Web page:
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A “discussion draft” bill set out to spell doomsday on the dreams of many financial technology projects is making rounds on Crypto Twitter.

Unconfirmed yet unsettling, the “Keep Big Tech Out of Finance” bill proposes to “prohibit large platform utilities” from becoming a financial institution or getting affiliated with a person that runs a financial institution.” In the case of non-compliance, the violator in question would need to pay a fine not more than $1 million for each day of violation.“A large platform utility may not establish, maintain, or operate a digital asset that is intended to be widely used as a medium of exchange, unit of account, store of value, or any other similar function, as defined by the Board of Governors of the Federal Reserve System,” read the bill.

Facebook Libra Hearing on Tuesday

The draft surfaced ahead of a congressional meeting on the Facebook cryptocurrency Libra, scheduled on July 16. The U.S. House Financial Services Committee so far has reserved a strict view on the social media giant’s foray into the financial sector, with many members ordering it to halt developing it until further notice.

Officials of the US leading government and regulatory agencies feel the same. Last week, Federal Reserve Chairman Jerome Powell said in his congressional address that Libra posed severe concerns regarding money laundering and economy destabilization. Hours later, US President Donald Trump tweeted against the cryptocurrency project, iterating that Facebook would need to go through a rigorous regulatory procedure as banks do.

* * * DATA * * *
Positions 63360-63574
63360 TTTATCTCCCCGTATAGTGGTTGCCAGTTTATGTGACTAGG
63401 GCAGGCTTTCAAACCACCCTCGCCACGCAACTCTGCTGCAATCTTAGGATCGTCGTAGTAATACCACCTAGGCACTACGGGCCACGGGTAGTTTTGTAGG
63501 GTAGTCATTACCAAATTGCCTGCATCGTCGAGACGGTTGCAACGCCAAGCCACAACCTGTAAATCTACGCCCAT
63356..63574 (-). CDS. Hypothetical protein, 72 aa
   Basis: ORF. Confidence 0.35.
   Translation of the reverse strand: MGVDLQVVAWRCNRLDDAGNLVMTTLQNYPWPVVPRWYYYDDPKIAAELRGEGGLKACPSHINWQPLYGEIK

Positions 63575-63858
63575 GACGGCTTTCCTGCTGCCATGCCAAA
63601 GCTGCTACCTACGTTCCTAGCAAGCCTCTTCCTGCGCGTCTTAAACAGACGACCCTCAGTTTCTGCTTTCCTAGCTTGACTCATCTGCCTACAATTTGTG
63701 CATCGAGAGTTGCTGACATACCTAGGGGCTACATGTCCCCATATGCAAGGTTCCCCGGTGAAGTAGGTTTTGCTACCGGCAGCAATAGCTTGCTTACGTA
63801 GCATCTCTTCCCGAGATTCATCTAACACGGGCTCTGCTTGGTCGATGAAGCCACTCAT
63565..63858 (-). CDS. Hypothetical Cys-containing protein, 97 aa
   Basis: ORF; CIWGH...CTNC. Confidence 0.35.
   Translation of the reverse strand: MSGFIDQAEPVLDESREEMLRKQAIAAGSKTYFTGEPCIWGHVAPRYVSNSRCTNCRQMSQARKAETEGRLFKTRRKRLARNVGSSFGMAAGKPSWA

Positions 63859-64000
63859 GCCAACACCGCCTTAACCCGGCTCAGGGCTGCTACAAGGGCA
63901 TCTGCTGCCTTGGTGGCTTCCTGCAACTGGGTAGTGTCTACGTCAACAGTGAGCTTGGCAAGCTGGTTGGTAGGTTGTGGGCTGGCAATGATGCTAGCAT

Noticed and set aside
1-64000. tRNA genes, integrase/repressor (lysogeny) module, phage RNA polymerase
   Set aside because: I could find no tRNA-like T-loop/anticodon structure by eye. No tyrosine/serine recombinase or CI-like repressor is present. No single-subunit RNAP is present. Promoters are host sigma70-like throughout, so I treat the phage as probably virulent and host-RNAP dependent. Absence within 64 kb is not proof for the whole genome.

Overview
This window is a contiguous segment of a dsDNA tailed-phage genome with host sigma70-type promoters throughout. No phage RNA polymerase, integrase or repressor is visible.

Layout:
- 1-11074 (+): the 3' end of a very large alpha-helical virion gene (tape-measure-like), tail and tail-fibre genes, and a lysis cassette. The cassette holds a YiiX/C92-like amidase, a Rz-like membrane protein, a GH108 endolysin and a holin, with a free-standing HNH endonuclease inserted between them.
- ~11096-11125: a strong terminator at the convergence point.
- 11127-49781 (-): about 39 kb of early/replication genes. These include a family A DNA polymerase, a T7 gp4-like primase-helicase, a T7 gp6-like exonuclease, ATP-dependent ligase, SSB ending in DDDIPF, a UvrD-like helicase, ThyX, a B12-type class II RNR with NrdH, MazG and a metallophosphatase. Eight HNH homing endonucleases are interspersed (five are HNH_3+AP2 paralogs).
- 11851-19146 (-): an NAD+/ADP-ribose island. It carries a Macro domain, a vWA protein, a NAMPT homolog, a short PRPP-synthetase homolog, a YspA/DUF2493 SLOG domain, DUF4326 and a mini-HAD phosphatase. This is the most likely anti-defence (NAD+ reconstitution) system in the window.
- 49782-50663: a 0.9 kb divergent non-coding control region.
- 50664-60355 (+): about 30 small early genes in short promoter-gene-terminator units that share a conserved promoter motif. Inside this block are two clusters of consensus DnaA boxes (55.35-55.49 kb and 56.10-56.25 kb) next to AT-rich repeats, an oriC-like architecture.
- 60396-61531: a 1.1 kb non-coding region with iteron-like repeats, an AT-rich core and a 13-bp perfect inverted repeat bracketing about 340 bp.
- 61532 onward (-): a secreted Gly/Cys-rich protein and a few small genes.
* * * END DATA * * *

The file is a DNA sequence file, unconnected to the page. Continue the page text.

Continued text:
The new bill, nevertheless, clarifies that the government does not even want technology firms to compete with their commercial counterparts. Anthony Pompliano, co-founder & partner at Morgan Creek Digital, called out the unfair competitive advantage with a sarcastic “Wow,” adding:

“Unlikely to succeed, but this is the most bullish thing for Bitcoin I’ve heard in weeks.”

Bitcoin Trends Cautiously

The weekend price action in the bitcoin market is showing a cautious take at the investors’ end. The world’s leading cryptocurrency, which rose to its year-to-date high of $13,868.44 after Libra’s technical paper launch, now stands almost 18 percent lower. But as Pompliano stated, it is in for a ride to the upside.

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Bitcoin Price Trending Inside a Bull Pennant | Image Credits: TradingView.com

Bitcoin reportedly jumped almost twofold on rumors that Facebook Libra would boost its name and fame among the ordinary people. Investors jumped into it to speculate and, as typical in any market, exited it atop local highs to make an attractive interim profit. But as many believe, many of those investors would stay back in the bitcoin market, given a string of gloomy economic issues that lie ahead.

Facebook Libra’s dismissal by the US Congress, for instance, could project bitcoin as the only real cryptocurrency alternative that does not bend before political bullying. Subsequently, Trump’s open declaration about manipulating the US dollar rates in the future makes an entire use case for bitcoin, as noted by Jameson Lopp of CASA. The chief technology officer said on Wednesday: